Ignite Sessions are a high energy and innovative way to present content in a quick and concise format. Twenty slides automatically advance at 15-second intervals for a total presentation time of five minutes in length. Join us for these quick presentations on hot topics that also include an additional five minutes for Q&A following each presentation.
21st century skills are increasingly important for success in our rapidly changing, digital society. These skills include, for example, digital literacy, creativity, problem solving and cooperation. They differ from traditional academic skills, since they are not primarily content knowledge based, which makes it particularly hard to assess 21st century skills using traditional types of assessment. In the field of educational measurement, the question arises how assessments for 21st century skills should be designed.
This session will focus on practical considerations and approaches for assessing digital literacy, which has to do with how individuals access, understand, communicate and create digital content, and use digital devices, tools and applications. First, we will introduce the challenges in assessing 21st century skills. Then, we will elaborate on the particular characteristics of digital literacy. Finally, it will be illustrated how an eye-tracking device can be used to support validity research of a digital literacy assessment.
Speaker: Marie-Anne Keizer-Mittelhaeuser, Cito
Over the past year and half, AERE has developed a validated instrument that measures how individuals deliver and receive feedback called the Straehle Feedback Inventory. Feedback in the workplace has been a continually discussed topic in various business publications such as Harvard Business Review, Inc., Fortune, and other periodicals. It is believed that organizations lose substantial amounts of money who employ individuals who don’t deliver and receive feedback effectively.
This session will focus on the development of the instrument including the use of Amazon’s Mechanical Turk to recruit over 500 participants. In addition, the presenter will share some interesting results such as one-fifth of the respondents don’t always give facts when delivering feedback. The session will discuss the relationship of the Straehle Feedback Inventory and the Big 5 assessment. Finally, it will discuss how AERE has developed a training and assessment program that can be incorporated to advance human capital anywhere in the world.
Speaker: Manny Straehle, Assessment, Education, and Research Experts, LLC
Good news for multilingual testing: neural machine translation (NMT) is progressing fast, and multiple language versions of assessment item banks will (soon) be produced faster and at a lesser cost. Caveat: this only works when the master version is up to par. The source needs to be translatable. Ambiguities need to be removed. The machine cannot infer from the context whether a person actually teaches Dutch or is merely a Dutch citizen who teaches. In multilingual testing, as AI takes over a larger chunk of the downstream production process, the need for multidisciplinary upstream work increases; test publishers begin to organise thorough reviews of their assessment item banks by ad hoc panels before commencing translation. Such panels typically include psychometricians, domain specialists and expert linguists. The methodology is in place. There is a robust framework to categorize translatability issues in source items. There are databases of solutions that effectively circumvented translatability issues. If you get your master version right from the outset, you are equipped to surf the wave of new advances in AI and to conquer the global assessment market.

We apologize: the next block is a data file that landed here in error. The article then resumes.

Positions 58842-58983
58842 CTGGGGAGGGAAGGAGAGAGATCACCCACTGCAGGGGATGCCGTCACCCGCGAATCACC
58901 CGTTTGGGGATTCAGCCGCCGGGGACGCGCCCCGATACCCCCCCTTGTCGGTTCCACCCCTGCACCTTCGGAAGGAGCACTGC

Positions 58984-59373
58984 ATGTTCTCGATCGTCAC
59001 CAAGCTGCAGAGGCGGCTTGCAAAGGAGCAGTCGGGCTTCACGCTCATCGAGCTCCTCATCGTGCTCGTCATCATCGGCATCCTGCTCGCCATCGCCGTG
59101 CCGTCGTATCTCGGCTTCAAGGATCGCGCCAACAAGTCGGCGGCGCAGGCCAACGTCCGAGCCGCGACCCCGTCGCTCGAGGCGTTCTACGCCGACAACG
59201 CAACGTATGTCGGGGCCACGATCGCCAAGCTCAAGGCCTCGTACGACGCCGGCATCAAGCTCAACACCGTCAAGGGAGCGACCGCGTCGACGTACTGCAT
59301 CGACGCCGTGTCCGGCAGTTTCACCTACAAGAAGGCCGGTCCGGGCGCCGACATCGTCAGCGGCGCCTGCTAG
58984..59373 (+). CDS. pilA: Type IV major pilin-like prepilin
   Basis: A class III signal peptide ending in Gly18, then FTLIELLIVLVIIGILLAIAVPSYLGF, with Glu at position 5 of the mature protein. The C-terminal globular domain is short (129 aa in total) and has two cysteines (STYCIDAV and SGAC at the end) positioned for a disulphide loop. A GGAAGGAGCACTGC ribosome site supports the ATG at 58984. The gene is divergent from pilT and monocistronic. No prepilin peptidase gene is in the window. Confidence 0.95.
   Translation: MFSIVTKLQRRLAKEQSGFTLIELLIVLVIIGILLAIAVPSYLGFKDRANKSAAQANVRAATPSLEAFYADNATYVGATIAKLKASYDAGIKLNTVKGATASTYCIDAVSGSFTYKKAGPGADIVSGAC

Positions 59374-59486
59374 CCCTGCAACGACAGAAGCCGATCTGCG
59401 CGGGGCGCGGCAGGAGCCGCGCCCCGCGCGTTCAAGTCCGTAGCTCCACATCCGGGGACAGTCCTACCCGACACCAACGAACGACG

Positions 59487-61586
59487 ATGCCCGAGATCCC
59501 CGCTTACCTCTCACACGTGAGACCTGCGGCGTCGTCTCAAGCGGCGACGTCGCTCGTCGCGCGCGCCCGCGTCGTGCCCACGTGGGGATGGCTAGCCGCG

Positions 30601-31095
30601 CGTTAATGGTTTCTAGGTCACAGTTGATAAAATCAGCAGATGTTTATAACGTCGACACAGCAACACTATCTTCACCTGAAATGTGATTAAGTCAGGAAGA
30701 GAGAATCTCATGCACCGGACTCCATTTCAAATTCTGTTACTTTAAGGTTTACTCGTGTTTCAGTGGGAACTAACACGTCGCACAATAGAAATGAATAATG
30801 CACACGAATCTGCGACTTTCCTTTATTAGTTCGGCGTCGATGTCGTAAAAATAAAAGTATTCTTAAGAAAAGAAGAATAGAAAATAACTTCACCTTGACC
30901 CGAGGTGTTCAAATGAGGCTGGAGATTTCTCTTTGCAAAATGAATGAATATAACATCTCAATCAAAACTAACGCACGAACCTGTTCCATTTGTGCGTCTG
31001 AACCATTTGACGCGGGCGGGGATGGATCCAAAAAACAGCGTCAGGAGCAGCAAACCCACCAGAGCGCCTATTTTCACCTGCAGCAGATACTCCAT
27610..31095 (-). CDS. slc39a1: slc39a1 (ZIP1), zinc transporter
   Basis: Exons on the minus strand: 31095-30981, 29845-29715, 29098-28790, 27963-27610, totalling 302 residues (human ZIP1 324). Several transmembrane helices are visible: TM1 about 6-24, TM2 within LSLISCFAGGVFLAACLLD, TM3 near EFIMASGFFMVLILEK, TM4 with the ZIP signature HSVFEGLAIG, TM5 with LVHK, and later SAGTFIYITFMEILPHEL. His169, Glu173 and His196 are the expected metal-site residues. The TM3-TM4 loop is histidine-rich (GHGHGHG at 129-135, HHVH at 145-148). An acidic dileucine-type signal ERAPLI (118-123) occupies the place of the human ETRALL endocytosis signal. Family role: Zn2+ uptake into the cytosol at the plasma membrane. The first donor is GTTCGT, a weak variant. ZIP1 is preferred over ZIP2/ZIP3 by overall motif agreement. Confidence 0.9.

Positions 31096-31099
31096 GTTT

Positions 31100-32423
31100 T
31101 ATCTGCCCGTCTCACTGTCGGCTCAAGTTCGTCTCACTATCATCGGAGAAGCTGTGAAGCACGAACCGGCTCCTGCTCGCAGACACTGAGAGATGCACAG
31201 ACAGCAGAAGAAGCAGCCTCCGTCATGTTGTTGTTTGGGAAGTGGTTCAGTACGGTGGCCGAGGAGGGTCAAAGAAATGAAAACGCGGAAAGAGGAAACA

The IT majors have understood this. Their tests and questionnaires now undergo a thorough translatability assessment before they are sent to translation. In the long run, they will be translated by AI and post-edited by translators who caught the train and adapted to their new role.
Speaker: Steve Dept, cApStAn Linguistic Quality Control
The highly innovative and research-based PIE method (Preselected Items Evaluation) allows an evaluator to easily and efficiently rank a large number of open questions or text productions. An evaluation is reliable when it is judged accurate, objective, stable and reproducible. Using the PIE method (Preselected Items Evaluation, Kockaert & Segers 2014), you can evaluate the quality of a translation by evaluating only a limited number of items, not the entire text. The PIE method addresses the issue of reliability and the different types of validity (construct, content, ecological, face, pragmatic, and predictive validity).
After automatically correcting and scoring the translations, EvaluationQ calculates two psychometric values (p-value or difficulty level of the item and d-index, discriminability index) which can eliminate invalid or non-discriminative items. The final result allows the evaluator to rank the translations accurately and objectively. All answers are treated with the same criteria.The method has been tested with medical, legal and even literature texts. The advanced algorithms allow for complex key phrases to be recognised and handled.
Again, this method allows for ranking candidates, not for analysing full texts as such. The method is operational in pilot studies and real use cases can be shown.
Speakers: Bert Wylin, Televic Education; Winibert Segers, KU Leuven
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Visit our full programme